We have a Publicity Committee that gets the word out there to local publications and Social Media to keep people engaged and informed as to who we are and what we do as a Congregation. We have a Nominating Committee that looks into our Congregation every year to entice and invite members to become leaders in governance of our Temple.

This Congregation has quite a few, very active leaders, whom I deeply respect and enjoy working with side-by-side. And while the focused work and value of their efforts cannot be denied, don’t be fooled by what you see. They are not exclusively running the Temple. Committees are working relentlessly on pivoting and tweaking goals and ways to achieve them as our society and community seems to continually change. In the same way that there is a driver (our leaders) steering the car. The car does not go anywhere if all systems (active committees) are not primed, in place and working to full capacity.

I have just named over 25 active and necessary committees at Vassar Temple. I’m sure I will hear from those I inadvertently left out. I’m sorry if I missed you in this very expansive list. I’m hoping that I have enlightened you to the many ways in which you can be present, engaged, and connected. If there is a relevant committee that you can think of that we don’t have, please let me know. We will initiate one. Some of these committees are large. Some are small. Most committees meet once every month or two. Some meet more often. Some meet less. Many committees meet via Zoom. Some meet in person and some are hybrid. All committees welcome new members. Committees should represent our membership. That only happens if you join. What committee speaks to you? Where do your strengths and interests lie? How can we help you get more bang for your buck at Vassar Temple? Most importantly, how can we assist you in becoming more engaged, connected and present in Temple life? In the coming days and weeks, please reach out to me, any member of the Board or the Office and ask questions. Attend a Committee meeting or two. See what works and feels right for you.

I can tell you, from personal experience, that I have gotten to know so many members just by serving and working side-by-side on various committees over the years. Friendships and special bonds are formed from working on common interests and goals. There is truly a camaraderie and family feeling here when it comes to Vassar Temple. Working alongside one another for a common cause enhances the feeling of belonging to something bigger than ourselves and empowers us to feel useful, connected and truly being engaged in the future of Vassar Temple.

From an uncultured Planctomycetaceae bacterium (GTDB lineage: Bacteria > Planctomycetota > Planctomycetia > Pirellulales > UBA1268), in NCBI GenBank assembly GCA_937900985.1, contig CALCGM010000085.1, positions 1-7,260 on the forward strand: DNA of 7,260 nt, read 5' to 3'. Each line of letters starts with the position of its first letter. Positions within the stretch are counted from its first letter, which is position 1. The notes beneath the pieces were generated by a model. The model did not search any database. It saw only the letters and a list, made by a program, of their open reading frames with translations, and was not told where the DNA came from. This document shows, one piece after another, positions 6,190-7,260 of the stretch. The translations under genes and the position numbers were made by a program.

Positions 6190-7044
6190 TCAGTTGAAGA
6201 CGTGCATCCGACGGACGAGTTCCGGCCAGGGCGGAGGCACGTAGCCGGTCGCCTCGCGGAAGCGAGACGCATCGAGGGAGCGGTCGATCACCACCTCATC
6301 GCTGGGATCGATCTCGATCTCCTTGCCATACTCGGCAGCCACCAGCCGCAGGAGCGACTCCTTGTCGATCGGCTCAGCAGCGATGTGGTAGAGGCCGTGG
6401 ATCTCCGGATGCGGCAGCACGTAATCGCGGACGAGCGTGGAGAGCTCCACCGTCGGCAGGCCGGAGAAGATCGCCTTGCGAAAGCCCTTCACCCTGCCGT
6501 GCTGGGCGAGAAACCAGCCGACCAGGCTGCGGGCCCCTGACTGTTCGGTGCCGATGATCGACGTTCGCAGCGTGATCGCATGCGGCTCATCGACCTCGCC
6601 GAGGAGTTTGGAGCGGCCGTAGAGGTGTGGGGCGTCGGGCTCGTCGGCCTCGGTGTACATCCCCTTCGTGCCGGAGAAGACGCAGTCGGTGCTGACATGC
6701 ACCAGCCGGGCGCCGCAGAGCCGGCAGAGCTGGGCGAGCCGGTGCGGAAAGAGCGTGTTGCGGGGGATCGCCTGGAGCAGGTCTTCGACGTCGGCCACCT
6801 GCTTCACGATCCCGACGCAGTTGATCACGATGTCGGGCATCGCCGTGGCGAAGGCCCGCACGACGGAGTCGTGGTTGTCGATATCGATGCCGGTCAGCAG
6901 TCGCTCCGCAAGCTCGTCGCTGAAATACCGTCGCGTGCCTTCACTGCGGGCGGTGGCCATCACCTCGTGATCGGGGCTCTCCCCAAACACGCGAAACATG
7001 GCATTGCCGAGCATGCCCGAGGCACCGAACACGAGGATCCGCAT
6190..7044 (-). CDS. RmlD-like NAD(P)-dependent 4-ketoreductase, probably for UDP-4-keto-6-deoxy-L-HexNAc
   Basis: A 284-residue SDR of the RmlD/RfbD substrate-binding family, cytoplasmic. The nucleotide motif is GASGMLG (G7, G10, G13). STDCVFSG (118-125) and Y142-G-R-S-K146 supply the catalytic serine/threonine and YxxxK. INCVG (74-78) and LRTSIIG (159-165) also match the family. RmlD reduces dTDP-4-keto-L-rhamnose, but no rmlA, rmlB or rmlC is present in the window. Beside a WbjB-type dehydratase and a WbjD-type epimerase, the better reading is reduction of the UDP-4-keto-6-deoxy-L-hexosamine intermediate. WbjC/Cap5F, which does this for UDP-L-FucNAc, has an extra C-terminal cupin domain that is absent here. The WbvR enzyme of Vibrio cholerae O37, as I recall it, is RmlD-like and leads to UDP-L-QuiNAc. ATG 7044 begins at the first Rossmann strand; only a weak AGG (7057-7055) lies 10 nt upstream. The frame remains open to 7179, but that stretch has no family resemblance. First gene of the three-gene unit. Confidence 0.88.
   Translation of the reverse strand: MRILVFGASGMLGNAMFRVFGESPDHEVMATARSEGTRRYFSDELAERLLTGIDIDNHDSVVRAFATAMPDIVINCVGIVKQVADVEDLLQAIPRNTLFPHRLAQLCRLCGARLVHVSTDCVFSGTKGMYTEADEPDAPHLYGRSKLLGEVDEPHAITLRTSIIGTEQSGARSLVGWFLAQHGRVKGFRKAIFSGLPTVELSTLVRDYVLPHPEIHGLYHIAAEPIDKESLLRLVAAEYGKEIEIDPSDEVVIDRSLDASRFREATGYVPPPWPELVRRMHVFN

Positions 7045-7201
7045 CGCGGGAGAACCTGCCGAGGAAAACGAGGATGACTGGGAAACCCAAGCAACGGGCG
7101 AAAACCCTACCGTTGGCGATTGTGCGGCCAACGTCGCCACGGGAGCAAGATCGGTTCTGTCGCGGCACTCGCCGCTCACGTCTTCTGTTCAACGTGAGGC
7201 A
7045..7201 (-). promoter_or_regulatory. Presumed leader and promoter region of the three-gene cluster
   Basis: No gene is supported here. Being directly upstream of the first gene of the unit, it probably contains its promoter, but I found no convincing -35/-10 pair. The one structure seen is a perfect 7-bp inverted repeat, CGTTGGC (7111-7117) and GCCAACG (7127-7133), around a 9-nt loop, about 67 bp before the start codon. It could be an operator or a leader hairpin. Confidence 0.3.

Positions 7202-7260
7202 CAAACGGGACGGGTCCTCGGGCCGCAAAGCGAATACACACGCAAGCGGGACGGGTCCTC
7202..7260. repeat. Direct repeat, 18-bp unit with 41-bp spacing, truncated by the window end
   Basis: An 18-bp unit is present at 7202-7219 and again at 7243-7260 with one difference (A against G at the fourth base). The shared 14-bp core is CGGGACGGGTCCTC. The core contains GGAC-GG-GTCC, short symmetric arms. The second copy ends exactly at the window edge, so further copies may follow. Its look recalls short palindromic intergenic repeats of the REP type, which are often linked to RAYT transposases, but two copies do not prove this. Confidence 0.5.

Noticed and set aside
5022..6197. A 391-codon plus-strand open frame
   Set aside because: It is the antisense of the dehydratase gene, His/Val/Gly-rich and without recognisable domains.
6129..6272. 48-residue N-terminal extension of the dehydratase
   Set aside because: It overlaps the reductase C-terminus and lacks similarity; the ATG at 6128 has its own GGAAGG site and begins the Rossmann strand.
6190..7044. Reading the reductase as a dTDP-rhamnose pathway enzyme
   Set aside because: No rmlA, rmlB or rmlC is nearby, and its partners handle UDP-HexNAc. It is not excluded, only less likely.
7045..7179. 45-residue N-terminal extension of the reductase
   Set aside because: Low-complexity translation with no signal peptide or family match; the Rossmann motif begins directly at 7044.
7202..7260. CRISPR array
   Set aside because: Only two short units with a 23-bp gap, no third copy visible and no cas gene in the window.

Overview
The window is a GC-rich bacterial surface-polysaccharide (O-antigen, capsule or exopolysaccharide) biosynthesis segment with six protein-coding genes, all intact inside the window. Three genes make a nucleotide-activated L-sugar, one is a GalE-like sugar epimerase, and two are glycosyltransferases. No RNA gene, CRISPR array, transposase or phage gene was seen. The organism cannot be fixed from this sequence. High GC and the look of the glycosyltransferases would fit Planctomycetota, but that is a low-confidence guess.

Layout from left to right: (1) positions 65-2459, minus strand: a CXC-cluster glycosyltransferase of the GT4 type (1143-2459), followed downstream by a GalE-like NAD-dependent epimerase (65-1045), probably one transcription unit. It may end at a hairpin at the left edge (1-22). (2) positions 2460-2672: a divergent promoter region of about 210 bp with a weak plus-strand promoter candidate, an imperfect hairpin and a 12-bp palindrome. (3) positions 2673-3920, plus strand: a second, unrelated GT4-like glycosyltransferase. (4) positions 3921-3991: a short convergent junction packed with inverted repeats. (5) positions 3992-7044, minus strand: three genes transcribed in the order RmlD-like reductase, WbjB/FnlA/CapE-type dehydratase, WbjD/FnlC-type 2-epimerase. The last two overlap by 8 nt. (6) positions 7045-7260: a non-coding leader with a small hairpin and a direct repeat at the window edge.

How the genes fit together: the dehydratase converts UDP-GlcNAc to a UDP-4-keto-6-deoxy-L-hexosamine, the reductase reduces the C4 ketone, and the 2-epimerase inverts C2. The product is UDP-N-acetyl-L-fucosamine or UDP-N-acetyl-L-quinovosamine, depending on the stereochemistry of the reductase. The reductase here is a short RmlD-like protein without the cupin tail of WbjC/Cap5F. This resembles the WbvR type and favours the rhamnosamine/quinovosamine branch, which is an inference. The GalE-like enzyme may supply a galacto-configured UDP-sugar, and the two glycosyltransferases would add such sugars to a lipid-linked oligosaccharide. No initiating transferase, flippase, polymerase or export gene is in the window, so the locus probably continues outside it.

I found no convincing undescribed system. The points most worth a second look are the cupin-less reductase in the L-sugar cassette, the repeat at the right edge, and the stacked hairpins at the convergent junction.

Merriam- Webster defines the word Committee as: a body of persons delegated to consider, investigate, take action on, or report in some manner. I would offer my own take on this by saying that it is a group of individuals coming together in collaboration for a common goal. I am a firm believer in both of the sayings; “Many hands make light work.” and “We only reap what we sow.” In this year 5783, may we join hands and minds and come together and work towards a common goal. May we work together to plant the seeds of our future here at Vassar Temple. I look forward to collaborating alongside you in making the commitment to be just a little more engaged, connected and present in Temple life. I am certain that like myself, you’ll be glad you did.
L’Shanah Tovah.

Lisa-Sue Quackenbush
Vassar Temple



What Angell Will Stay our Hands? Renni S. Altman, DD, Rosh Hashanah morning

“What Angel Will Stay Our Hands?”
A Sermon for Rosh HaShanah Morning 5783
Rabbi Renni S. Altman, DD
Vassar Temple
Every year I cringe as we approach the Torah reading on Rosh Hashanah. I hope that young children aren’t present. How can you begin to explain to a child that on one of our holiest days of the year we read this most perplexing story of a father’s near sacrifice of his son?
Yet we are not unique.
In the Greek tragedy, Agamemnon sacrifices his daughter, Iphigenia, to appease a goddess and be granted favorable winds to sail against Troy.
In Shakespeare, Titus Andronicus kills his daughter, Lavinia, after she has been raped and maimed by attackers to preserve the family honor.
And child sacrifice is not just part of literature, it was part of ancient cultures:
The Aztecs and Mayans sacrificed both children and adults to their gods. Exposing an unwanted child to the elements or wild animals was a common practice throughout the Greco-Roman world. The Carthaginians of North Africa sacrificed their infants and children to pagan gods over a period of several centuries.
Even in ancient Israel there were kings who adopted the cultic practices of the Canaanites and “consigned [their] sons to the fire in the Valley of Ben-hinnom.”
So, at the time of the writing of the Akedah, its message that the God of Israel did not want child sacrifice had real, lifesaving, meaning. This story was central in setting Israel apart from child sacrificing nations, emphasizing that ours is a unique and loving God who demands that we act ethically in our treatment of one another, especially our children.
By the time our liturgical practices developed, however, child sacrifice had become a rare phenomenon. Still, this story has maintained its place as a high moment in our Rosh Hashanah service. And it is not only the Torah reading, but the shofar, the most unique and prominent aspect of Rosh Hashanah, that takes us back to that moment. The rabbis taught that in sounding the shofar, we remind God of Abraham’s willingness to sacrifice his son and as Abraham’s descendants, we are worthy of God’s mercy and forgiveness.